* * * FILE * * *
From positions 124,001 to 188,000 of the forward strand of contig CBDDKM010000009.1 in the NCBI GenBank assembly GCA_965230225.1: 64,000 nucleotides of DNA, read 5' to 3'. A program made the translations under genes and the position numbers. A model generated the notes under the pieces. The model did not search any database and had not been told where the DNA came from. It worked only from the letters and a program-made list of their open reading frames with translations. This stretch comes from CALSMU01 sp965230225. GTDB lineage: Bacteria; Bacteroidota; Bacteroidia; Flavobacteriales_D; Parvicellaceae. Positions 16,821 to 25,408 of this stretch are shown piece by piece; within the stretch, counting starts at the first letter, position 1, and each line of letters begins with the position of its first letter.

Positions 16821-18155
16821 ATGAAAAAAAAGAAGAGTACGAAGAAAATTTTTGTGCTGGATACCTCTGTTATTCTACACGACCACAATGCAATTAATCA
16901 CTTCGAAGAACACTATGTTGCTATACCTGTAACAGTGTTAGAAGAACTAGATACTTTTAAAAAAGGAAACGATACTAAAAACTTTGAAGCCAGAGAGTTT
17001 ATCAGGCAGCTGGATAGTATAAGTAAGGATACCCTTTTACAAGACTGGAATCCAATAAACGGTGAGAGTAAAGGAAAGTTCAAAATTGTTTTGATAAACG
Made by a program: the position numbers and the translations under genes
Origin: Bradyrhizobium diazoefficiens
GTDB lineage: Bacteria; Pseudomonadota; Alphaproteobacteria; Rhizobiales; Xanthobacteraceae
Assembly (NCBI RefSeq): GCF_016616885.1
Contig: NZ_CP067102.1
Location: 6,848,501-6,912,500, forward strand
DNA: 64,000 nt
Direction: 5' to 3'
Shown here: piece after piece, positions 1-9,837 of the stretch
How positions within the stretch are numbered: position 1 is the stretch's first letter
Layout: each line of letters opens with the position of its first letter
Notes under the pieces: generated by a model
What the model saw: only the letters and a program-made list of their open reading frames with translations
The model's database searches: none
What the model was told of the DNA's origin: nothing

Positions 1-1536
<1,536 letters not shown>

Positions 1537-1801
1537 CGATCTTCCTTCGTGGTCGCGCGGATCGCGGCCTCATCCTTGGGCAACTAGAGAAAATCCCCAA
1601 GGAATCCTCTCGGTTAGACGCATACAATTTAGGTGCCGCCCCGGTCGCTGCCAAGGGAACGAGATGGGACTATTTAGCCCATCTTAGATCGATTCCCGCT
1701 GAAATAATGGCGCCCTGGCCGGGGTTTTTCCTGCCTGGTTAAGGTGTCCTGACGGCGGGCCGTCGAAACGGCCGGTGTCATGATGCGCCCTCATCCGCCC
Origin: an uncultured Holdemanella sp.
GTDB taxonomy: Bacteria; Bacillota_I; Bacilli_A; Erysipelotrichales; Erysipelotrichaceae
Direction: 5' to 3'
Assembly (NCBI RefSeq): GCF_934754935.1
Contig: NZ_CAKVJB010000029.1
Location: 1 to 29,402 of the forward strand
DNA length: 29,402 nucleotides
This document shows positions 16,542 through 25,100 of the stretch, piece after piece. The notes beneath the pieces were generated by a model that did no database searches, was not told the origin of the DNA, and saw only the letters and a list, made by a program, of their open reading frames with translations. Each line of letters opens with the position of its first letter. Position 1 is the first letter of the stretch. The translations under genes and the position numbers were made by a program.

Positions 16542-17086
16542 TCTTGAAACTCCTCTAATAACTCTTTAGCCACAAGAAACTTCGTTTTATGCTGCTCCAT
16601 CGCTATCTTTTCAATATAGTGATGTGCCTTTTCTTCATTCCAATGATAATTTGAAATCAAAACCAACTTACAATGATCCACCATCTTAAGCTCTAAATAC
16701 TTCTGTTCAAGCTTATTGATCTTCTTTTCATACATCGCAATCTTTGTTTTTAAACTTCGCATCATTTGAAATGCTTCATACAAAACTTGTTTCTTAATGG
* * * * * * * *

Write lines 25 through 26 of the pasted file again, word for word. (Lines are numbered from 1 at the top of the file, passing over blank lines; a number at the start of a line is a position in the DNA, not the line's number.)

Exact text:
1601 GGAATCCTCTCGGTTAGACGCATACAATTTAGGTGCCGCCCCGGTCGCTGCCAAGGGAACGAGATGGGACTATTTAGCCCATCTTAGATCGATTCCCGCT
1701 GAAATAATGGCGCCCTGGCCGGGGTTTTTCCTGCCTGGTTAAGGTGTCCTGACGGCGGGCCGTCGAAACGGCCGGTGTCATGATGCGCCCTCATCCGCCC